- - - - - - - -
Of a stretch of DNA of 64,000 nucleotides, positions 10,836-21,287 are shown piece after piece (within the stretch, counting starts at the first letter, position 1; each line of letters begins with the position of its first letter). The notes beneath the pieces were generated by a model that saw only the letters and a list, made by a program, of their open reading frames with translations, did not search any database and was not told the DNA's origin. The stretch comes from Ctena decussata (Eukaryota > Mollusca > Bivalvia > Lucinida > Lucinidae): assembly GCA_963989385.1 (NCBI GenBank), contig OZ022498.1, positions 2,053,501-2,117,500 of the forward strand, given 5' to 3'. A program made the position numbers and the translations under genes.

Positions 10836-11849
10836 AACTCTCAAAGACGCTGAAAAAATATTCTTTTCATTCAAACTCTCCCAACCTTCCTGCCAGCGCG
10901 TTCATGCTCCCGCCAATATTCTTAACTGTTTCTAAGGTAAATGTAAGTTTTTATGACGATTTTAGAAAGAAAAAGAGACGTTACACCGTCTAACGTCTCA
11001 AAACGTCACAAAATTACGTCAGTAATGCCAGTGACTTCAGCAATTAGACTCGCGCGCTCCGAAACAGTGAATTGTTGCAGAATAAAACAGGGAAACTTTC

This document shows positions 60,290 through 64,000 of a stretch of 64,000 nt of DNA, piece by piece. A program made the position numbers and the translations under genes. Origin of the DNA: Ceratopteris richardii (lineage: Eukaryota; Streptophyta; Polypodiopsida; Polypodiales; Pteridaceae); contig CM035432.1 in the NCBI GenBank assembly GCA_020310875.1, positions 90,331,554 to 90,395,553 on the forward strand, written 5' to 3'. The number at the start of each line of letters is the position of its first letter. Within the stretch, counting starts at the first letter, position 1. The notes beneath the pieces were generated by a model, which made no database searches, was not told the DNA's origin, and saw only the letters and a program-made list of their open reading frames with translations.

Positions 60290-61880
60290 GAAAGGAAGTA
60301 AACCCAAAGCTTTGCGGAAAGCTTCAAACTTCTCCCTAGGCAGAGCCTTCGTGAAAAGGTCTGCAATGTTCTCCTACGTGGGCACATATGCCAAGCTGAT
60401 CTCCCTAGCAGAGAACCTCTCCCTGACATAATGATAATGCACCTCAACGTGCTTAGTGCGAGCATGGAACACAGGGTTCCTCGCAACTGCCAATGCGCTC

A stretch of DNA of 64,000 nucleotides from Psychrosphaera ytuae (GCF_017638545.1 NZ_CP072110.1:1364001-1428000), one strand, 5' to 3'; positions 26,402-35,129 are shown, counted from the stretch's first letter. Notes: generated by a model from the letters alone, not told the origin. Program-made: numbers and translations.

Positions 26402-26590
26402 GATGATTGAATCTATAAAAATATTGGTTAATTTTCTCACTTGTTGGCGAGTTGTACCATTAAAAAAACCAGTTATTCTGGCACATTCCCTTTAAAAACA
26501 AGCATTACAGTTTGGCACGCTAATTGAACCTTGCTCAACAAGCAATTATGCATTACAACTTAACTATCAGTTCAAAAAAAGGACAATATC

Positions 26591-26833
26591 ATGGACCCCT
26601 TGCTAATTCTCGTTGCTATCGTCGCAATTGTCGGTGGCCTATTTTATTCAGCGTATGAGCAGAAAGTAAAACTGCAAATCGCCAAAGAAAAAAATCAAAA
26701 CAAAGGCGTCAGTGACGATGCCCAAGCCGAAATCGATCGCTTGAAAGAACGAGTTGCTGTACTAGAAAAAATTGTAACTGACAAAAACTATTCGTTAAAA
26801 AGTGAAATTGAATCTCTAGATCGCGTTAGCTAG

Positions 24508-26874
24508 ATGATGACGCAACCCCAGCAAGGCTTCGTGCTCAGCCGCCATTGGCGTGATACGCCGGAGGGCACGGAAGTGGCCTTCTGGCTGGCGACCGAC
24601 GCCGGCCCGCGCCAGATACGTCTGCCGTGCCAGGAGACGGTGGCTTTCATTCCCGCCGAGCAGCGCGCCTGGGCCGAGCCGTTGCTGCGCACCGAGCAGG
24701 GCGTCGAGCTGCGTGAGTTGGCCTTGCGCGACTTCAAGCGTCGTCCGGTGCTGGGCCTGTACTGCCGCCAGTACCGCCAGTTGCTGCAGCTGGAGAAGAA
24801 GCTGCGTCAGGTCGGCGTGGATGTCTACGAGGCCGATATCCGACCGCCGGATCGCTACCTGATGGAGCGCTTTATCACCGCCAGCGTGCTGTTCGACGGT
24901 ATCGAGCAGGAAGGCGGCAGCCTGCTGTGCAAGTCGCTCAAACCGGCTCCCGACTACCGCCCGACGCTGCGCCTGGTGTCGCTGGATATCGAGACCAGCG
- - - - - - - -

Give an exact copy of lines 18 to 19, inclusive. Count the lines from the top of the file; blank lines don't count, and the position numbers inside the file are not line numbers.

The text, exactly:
26701 CAAAGGCGTCAGTGACGATGCCCAAGCCGAAATCGATCGCTTGAAAGAACGAGTTGCTGTACTAGAAAAAATTGTAACTGACAAAAACTATTCGTTAAAA
26801 AGTGAAATTGAATCTCTAGATCGCGTTAGCTAG